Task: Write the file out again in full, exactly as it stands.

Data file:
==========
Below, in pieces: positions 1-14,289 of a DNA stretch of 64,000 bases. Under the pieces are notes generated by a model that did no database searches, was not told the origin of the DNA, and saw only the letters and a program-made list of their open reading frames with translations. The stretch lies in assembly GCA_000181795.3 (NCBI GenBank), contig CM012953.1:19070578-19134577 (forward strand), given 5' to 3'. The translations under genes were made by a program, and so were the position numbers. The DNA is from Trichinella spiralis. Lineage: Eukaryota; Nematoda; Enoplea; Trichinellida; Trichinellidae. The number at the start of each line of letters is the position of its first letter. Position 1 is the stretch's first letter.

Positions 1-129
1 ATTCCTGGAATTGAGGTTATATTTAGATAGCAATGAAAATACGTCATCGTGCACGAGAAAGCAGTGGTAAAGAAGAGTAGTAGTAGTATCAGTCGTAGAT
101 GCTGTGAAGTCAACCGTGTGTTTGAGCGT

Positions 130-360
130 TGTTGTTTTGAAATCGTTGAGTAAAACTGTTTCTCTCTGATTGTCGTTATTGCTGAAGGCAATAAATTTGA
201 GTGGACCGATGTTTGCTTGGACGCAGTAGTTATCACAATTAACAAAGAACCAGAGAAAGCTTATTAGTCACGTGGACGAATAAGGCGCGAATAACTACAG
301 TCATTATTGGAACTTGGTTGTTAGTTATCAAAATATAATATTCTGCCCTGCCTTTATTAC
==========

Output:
Below, in pieces: positions 1-14,289 of a DNA stretch of 64,000 bases. Under the pieces are notes generated by a model that did no database searches, was not told the origin of the DNA, and saw only the letters and a program-made list of their open reading frames with translations. The stretch lies in assembly GCA_000181795.3 (NCBI GenBank), contig CM012953.1:19070578-19134577 (forward strand), given 5' to 3'. The translations under genes were made by a program, and so were the position numbers. The DNA is from Trichinella spiralis. Lineage: Eukaryota; Nematoda; Enoplea; Trichinellida; Trichinellidae. The number at the start of each line of letters is the position of its first letter. Position 1 is the stretch's first letter.

Positions 1-129
1 ATTCCTGGAATTGAGGTTATATTTAGATAGCAATGAAAATACGTCATCGTGCACGAGAAAGCAGTGGTAAAGAAGAGTAGTAGTAGTATCAGTCGTAGAT
101 GCTGTGAAGTCAACCGTGTGTTTGAGCGT

Positions 130-360
130 TGTTGTTTTGAAATCGTTGAGTAAAACTGTTTCTCTCTGATTGTCGTTATTGCTGAAGGCAATAAATTTGA
201 GTGGACCGATGTTTGCTTGGACGCAGTAGTTATCACAATTAACAAAGAACCAGAGAAAGCTTATTAGTCACGTGGACGAATAAGGCGCGAATAACTACAG
301 TCATTATTGGAACTTGGTTGTTAGTTATCAAAATATAATATTCTGCCCTGCCTTTATTAC